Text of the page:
[00:42:07] It would definitely be on, you know, some national security level stuff. So.

[00:42:12] Calvin: [00:42:12] Yeah. Yeah. Well, so quantum computing already exists. It just exists in a very limited state. So like Google, um, they came out with a story, I want to say maybe a couple of years ago where they, they essentially said that they achieved quantum supremacy, which I think was kind of a marketing gimmick because it still wasn't powerful enough to.

[00:42:36] Um, compete with a real computer. And the reason being that like these, these quantum computers have to live in a state of like near absolute zero. So they're like contained inside labs and they're, they're super big and bulky, you know? So they have to like the environment of, to achieve quantum state is very, very hard.

[00:42:55] Um, right. So it's definitely like. The, the, what happened though, is that they actually achieved quantum state and they, they solved an algorithm or something in a really, really short amount of time.

[00:43:08] Mr. Goose: [00:43:08] I had no idea. The future is here, man,

[00:43:12] Calvin: [00:43:12] that his future is

[00:43:13] Mr. Goose: [00:43:13] closer. I'm going to be saying this so much and you're going to get annoyed with me saying it, but the next 10 years will like nothing like the last 30.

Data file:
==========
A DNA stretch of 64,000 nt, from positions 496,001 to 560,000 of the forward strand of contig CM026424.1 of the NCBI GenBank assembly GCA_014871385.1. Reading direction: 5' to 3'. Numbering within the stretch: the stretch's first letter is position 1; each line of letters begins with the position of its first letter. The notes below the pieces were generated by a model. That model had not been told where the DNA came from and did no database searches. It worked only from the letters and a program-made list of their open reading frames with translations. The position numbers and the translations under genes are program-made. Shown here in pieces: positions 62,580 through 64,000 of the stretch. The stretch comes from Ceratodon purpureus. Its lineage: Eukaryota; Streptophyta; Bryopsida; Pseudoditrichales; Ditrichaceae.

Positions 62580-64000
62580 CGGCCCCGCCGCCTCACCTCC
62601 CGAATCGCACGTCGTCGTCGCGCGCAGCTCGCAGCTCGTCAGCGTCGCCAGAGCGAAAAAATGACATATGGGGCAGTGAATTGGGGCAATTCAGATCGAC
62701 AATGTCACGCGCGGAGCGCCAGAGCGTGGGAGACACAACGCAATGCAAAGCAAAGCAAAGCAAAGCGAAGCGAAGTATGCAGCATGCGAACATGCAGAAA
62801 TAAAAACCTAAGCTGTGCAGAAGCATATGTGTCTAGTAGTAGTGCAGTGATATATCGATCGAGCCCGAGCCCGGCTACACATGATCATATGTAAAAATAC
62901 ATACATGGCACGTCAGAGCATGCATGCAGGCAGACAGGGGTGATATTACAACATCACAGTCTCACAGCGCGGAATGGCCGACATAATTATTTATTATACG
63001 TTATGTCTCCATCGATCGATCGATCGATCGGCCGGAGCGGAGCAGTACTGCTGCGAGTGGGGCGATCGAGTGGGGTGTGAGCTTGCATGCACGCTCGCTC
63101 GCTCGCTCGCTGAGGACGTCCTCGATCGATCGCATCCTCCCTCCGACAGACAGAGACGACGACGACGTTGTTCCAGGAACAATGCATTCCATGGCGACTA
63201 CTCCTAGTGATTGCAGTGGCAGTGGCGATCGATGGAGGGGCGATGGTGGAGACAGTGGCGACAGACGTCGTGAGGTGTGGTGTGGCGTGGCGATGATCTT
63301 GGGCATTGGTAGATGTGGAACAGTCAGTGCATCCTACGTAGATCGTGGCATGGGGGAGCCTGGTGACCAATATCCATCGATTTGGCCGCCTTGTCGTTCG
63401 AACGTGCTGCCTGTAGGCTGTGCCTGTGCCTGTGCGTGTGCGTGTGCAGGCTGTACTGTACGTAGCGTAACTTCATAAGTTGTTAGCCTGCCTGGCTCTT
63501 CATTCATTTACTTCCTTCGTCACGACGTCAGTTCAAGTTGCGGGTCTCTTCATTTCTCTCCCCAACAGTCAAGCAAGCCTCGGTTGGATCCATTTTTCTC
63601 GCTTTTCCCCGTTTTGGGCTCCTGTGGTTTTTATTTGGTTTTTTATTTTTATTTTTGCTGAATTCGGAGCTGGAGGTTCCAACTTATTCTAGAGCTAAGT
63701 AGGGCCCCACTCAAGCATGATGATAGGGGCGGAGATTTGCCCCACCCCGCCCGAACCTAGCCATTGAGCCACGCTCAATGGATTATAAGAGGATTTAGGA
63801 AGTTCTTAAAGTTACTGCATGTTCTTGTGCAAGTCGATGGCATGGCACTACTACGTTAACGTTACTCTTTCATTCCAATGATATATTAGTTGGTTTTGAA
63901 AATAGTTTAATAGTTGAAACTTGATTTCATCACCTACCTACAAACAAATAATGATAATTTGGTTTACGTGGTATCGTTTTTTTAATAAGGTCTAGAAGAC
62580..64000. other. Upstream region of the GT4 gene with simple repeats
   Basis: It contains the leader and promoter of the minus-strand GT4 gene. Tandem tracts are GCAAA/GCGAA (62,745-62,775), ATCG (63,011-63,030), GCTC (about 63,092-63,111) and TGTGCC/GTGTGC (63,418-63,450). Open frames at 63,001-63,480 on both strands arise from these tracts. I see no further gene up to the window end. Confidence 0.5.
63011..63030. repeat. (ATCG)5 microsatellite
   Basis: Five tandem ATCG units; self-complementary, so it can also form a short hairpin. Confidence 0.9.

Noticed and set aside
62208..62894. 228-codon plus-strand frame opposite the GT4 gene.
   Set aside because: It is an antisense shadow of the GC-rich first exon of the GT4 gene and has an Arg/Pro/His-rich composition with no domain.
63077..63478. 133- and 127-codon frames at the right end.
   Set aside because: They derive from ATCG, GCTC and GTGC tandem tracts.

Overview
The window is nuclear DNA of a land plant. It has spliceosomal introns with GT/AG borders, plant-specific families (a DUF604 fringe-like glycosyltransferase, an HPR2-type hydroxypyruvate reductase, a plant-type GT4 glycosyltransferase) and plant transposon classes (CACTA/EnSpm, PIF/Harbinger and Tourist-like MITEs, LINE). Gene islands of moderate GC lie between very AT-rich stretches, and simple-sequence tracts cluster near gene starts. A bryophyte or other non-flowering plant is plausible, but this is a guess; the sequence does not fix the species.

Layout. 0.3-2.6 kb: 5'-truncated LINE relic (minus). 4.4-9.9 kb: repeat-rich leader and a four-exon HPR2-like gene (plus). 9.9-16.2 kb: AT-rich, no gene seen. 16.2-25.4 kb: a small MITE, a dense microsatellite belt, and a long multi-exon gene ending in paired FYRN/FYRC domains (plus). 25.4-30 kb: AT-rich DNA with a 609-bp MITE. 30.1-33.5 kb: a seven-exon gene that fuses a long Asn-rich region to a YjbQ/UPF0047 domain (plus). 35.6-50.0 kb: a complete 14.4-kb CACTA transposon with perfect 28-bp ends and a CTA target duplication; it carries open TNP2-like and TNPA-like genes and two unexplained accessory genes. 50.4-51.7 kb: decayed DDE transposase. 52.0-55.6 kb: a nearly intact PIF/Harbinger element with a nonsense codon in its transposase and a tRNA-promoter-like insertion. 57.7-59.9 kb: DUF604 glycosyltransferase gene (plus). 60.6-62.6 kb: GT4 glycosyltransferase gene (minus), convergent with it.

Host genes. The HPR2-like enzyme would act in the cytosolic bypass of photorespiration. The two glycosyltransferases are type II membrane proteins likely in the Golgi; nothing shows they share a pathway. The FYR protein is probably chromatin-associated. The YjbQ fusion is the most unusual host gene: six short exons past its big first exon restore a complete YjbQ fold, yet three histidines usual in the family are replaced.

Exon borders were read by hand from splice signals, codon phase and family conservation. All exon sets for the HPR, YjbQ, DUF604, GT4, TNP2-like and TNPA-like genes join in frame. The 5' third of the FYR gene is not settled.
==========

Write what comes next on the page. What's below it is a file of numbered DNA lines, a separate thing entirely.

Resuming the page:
[00:43:21] I'm going to repeat that. And I'm going to tattooed on my forehead. Do, is it real?

[00:43:27] Calvin: [00:43:27] It is. Israel is real though. You know, it's the exponential growth of computing. Yeah. The crazy thing about like computers is. The more advanced, they get the more advanced they can make themselves. So like, you know, we use computers for, for everything, but as soon as we hit quantum computing, you've, you've already leaped.

[00:43:51] It would be thousands of times I had, yeah, it'd

[00:43:54] Mr. Goose: [00:43:54] be the equivalent to like the singularity, right.

[00:43:57] Calvin: [00:43:57] For computer pretty much. Yeah. Yeah. And that's the thing about singularity too, is that like, you know, computers will get to a point where they can, they can literally code them their own stuff and that's, that's the crazy singularity that's, you know, like,

[00:44:14] Mr. Goose: [00:44:14] yeah.

[00:44:15] Yeah. I think I'm shy. I even forget what the heck I was just going to say, uh, No, I lost it. I lost it,

[00:44:26] Calvin: [00:44:26] but it's gone. Yeah. It's lost in the quantum space, you know, quantum computing, I'm just going to geek out here for a second. So there was a, um, it's, it's ridiculously fascinating stuff. I highly highly recommend looking into it.

[00:44:39] Cause I mean, even quantum, even quantum state is just, uh, like just a fascinating concept, but yeah, they, they actually achieved like, so there's this thing called quantum entanglement and. Uh, essentially it means like two different particles are entangled together. So when something, when one particle reacts the other one reacts, but they're not actually connected, it's just quantum entanglement.